My question involves business law in the state of: North Carolina.
I am starting a business with a partner and we have just formed an LLC, and opened up a bank account.
Our business is an on-site auto repair business. We get calls from people who need an auto mechanic, then we contract a mechanic to go perform the repairs at the person's home, or wherever they are. We take a fee as a percentage for getting the mechanics the job.
Now, we are starting to contract someone and I'm confused how far our relationship can go as a contractor relationship.
I know that we cannot:
- Manage or direct the process of the work that contractor does (we can't tell them how to do it, we can only tell them how the end result should be)
- Insist that contractor accept jobs during certain times
- Insist that contractor does not work in relevant field while performing contracting work for us
- Hire employee to do same work as contractor
There are some things that I'm not quite sure about though. Here are some other things we've talked about.
- Contractor wears a uniform with our name on it, but is not required (Uber and Lyft drivers have stickers on their cars?)
- We occasionally pay for contractors gas
- We buy a business phone and give to contractor (for contractor to keep in his possession) so that contractor can use the point of sale mobile application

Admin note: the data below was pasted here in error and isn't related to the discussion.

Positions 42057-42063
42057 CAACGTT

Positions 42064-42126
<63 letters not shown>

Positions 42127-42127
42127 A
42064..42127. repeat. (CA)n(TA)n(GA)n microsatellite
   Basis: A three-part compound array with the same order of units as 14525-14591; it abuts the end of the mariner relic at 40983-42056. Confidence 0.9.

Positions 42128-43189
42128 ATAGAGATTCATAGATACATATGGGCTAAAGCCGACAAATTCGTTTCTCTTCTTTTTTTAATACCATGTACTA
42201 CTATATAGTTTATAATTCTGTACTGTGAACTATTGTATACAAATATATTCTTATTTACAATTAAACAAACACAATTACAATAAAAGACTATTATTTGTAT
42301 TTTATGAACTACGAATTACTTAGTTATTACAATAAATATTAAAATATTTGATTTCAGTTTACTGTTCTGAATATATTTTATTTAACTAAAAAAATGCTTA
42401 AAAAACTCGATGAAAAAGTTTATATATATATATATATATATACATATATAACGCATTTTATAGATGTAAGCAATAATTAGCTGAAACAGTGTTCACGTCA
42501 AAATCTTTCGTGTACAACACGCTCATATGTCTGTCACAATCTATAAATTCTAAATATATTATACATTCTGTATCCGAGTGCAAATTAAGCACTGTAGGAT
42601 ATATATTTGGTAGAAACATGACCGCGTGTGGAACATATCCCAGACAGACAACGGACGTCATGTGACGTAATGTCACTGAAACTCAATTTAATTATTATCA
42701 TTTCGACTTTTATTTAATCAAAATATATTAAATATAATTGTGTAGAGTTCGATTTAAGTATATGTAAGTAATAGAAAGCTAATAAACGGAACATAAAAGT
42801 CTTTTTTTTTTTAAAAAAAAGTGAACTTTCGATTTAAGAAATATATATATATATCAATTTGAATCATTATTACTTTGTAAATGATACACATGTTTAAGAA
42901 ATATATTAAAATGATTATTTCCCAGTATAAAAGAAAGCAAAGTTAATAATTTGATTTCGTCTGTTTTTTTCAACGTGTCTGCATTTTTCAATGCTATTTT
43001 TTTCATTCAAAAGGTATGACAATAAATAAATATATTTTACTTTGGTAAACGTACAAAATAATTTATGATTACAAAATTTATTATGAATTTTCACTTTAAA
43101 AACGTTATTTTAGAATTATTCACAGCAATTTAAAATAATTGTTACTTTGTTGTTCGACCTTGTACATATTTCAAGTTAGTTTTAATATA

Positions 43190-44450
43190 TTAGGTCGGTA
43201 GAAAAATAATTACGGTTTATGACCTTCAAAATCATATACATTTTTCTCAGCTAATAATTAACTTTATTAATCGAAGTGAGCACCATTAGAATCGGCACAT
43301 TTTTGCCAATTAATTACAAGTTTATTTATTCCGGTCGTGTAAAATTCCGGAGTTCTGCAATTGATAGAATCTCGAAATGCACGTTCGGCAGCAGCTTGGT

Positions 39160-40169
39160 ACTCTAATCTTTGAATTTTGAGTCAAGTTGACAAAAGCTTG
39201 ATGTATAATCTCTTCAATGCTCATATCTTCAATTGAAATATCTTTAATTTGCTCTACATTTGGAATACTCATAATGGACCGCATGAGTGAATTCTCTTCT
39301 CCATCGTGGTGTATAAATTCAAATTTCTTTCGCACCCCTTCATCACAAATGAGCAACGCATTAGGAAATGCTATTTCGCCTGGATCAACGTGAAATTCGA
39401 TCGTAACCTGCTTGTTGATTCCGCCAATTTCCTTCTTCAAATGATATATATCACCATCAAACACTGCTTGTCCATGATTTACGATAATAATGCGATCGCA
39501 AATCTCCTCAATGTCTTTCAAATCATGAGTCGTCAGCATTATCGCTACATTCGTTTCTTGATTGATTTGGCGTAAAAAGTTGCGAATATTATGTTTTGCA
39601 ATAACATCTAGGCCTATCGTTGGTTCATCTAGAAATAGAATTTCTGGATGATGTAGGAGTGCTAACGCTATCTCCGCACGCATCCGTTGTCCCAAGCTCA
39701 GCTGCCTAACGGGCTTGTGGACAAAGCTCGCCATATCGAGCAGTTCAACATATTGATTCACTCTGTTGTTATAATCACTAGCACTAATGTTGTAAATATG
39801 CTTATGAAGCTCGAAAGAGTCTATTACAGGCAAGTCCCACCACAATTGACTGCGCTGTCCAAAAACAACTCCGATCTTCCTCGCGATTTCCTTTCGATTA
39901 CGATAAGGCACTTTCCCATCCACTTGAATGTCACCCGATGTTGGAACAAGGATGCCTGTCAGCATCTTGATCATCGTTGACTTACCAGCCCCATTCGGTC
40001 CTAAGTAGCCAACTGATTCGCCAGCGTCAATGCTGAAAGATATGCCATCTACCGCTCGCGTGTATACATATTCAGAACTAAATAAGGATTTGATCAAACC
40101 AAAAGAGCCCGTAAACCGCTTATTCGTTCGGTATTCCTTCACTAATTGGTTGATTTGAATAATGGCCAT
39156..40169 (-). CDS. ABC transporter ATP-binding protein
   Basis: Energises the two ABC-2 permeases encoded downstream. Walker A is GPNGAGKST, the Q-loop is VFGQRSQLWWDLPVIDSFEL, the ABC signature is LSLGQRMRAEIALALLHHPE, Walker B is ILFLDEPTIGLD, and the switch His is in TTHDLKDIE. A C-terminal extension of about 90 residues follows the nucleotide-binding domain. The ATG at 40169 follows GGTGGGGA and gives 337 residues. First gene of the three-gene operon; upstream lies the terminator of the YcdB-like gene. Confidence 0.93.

- We continue to pay monthly phone bill for the phone that contractor is in possession of
- We occasionally buy tools for contractor
- We give contractor a bank card with contractor's name on it in order for contractor to purchase parts for for a client's car (Bank suggested this, insisted that it didn't effect a contractor relationship at all)
- We buy a company van and let contractor drive said van when performing contract work
- We no longer contract with contractor because contractor was not previously available for work when contractor stated they would be
- We guarantee a contractor that while contracting with us they will receive a minimum of $xxx per week
- LLC member (who takes draw from the business) performs same work as contractor
I guess from what I've read, there's no set point when a relationship is no longer a contractor relationship, and that everything must be considered. That being said, which or how many of these things would we be able to comfortably do without blurring the line between a contractor and an employee, and which of these things should we avoid doing in order to keep out this strictly a contractor relationship?
Any other knowledge anyone has regarding this would be great as well!